For snorkeling, light and flexible fins are best. Other more rigid and solid fins are stronger and more versatile, and enable you to move towards a more intensive or even diversified activity. The fin blades vary depending on the model: the longer and more rigid your fins, the more powerful they'll be, but while requiring more effort from you! Subea snorkeling fins are only full-foot and non-adjustable fins.


4. The Right Snorkeling Sets

For anyone who is starting out or only snorkels occasionally, there are complete kits. No need to look any further, you've got everything you need, and what's more, you'll get a bag to transport your kit in.

The right snorkeling set for every snorkeler!

When choosing your snorkeling set, you have several choices:

The fins-mask-snorkel set: A set including a mask, a “classical” snorkel and small flexible fins. All arranged in a mesh bag for easy transport. Ideal for a snorkeling excursion!

The mask-snorkel set: This set includes a mask with a fabric strap as well as a snorkel with deflector to limit water entry. All arranged in a mesh bag for easy transport. If you wish, you can complete your snorkeling equipment with a pair of aqua shoes.

The aqua shoes-mask-snorkel set: This set includes a mask, a “classical” snorkel and aqua shoes. All arranged in a mesh bag for easy transport.

These sets include different products according to your skill level and intended usage. To help you decide on your future snorkeling set, Subea guides you through the differences between the products.



5. Buoyancy Aids

When snorkeling, you can gain buoyancy by using different accessories: buoys, an inflatable float, jacket, etc. This can provide welcome support when snorkeling and provide comfort and safety. You should also be aware that if you are wearing a neoprene wetsuit, top or shorty, this will also give you buoyancy, just like jackets and inflatable floats. Once again, this provides extra comfort so you can snorkel for longer and thereby save your energy. Inflatable floats are particularly suitable for snorkeling with children.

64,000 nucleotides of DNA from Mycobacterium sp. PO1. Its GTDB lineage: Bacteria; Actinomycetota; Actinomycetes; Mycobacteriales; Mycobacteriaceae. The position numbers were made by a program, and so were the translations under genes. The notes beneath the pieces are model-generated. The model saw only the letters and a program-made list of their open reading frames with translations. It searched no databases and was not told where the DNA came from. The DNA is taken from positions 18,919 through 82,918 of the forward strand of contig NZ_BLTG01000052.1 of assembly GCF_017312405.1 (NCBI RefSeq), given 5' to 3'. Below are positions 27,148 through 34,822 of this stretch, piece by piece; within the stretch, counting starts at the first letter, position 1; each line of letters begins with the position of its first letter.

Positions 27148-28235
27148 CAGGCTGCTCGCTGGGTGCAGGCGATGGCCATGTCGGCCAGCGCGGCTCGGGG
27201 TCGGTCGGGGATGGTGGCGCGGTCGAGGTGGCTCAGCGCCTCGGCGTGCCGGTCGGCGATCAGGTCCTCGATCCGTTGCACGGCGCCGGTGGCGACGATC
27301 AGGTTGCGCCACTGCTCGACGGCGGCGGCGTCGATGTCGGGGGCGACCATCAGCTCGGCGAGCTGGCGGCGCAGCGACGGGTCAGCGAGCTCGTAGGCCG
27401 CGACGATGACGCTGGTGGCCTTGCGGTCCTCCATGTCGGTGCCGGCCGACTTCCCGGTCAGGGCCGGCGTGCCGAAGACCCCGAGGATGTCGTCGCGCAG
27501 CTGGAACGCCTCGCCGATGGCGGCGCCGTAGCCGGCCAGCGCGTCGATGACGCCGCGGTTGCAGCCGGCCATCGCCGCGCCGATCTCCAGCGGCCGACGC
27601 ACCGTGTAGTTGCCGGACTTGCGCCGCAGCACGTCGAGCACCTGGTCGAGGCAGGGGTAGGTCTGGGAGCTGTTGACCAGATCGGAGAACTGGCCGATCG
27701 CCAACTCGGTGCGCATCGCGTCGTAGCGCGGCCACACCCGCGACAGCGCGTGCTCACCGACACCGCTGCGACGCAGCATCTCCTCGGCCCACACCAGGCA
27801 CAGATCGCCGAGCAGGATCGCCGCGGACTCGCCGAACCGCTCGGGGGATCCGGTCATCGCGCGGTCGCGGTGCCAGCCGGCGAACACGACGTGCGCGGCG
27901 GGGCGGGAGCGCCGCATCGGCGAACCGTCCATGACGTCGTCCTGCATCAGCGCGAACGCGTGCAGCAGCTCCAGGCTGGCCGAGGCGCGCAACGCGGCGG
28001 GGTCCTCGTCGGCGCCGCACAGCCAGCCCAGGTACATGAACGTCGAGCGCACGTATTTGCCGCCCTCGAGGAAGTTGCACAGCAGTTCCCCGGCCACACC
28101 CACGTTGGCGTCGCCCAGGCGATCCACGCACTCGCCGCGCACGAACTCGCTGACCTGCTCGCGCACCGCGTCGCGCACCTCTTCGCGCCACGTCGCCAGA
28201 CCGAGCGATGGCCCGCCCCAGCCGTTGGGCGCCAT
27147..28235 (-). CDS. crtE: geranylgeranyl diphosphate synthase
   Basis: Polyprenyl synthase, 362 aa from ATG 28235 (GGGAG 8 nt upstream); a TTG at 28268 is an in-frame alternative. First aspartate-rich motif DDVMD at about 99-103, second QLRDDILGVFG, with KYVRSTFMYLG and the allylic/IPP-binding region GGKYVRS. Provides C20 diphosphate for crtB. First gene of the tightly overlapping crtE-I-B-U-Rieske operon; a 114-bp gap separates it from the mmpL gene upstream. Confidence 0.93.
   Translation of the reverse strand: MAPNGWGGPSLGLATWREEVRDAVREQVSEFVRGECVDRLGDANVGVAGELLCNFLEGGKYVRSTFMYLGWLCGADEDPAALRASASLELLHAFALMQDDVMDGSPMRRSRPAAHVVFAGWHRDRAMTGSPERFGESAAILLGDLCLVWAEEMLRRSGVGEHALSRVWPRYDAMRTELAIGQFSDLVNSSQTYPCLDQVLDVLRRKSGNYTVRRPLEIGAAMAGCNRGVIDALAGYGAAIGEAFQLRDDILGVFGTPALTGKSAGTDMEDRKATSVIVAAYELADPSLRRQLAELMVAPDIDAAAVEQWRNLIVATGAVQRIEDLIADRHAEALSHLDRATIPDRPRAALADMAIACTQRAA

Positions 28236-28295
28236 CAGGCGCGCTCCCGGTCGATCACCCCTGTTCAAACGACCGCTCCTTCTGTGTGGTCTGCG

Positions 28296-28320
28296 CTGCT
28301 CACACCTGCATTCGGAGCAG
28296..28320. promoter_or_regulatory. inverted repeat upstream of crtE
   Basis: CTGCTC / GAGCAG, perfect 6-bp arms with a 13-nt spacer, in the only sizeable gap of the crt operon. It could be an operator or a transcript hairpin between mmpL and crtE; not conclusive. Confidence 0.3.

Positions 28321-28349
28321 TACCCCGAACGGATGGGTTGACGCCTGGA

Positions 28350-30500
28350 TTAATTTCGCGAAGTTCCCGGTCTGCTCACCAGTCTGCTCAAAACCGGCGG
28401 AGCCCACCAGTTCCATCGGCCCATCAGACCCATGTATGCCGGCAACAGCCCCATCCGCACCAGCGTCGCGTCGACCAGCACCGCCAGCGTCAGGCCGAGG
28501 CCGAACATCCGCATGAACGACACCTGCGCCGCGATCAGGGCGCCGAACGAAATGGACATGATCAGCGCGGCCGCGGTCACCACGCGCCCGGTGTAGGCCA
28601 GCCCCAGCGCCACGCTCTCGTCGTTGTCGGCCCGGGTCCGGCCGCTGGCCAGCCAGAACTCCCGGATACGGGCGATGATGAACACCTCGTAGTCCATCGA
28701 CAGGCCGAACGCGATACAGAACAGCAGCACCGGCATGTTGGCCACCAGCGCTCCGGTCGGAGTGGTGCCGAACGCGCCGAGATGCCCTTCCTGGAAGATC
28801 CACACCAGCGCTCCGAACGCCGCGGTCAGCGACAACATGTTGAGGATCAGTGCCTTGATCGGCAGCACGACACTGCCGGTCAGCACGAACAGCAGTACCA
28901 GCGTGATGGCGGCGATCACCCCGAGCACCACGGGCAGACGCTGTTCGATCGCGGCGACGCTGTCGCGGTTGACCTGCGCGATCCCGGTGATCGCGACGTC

To find out more about how useful a buoyancy aid might be when snorkeling, check out our range of accessories.


One additional piece of advice. While snorkeling it's important to stay protected from the sun. To be able to stay out at sea for longer, a shorty, a top or a full suit can be useful and will allow you to keep the cold away effectively. The big advantage of these “snorkeling outfits” is that they also protect you from the sun. Snorkelers are actually particularly exposed to the sun.




5. Sun Protection

Your skin generally gets a hard time from the sun. But during a snorkeling outing, the risks are greater as the sun's rays reflect on the surface of the water and attack you again, from a new angle, on your skin (under your arms, chin, etc.) and your eyes. While snorkeling you may be at risk of "the magnifying effect". It is generated by the thin layer of liquid that remains on your back whilst you snorkel and amplifies the UV intensity. This happens in the sea down to 25 cm deep. What does that mean for your skin? In the evening, your skin will feel hot and prickly around your shoulders, your back and thighs.


Even when it is cloudy it is important to protect yourself as 40 to 95% of UV penetrates the water, even through clouds. Hence to prevent painful sun burns we recommend wearing a UV Top while snorkeling as well as sunscreen. 


To protect your back and your shoulders, think about a UV top, like the Neofun model by Subea. Made of neoprene, this top protects you effectively without stopping you from moving freely. It even makes life easy for you when putting it on, thanks to opening across your tummy !

Which novice snorkeler hasn't felt that painful feeling of sunburn on the back of their thighs that makes it hard to sit down after a lovely day in the water ? Put a stop to it by wearing a shorty that combines a neoprene top and shorts.
Other top picks include polyester shorts. Often intended for board sports, they are perfect for covering your thighs as you move through the water.

Fair skin ? It's best to wear a diving suit that protects your arms and legs from the sun. But also from the cold and possible scrapes on coral reefs. For an outing in a temperate environment, choose a 3 to 5 mm thick suit. If you are setting sail for tropical climes this summer, a 1 to 3 mm thick model will be enough.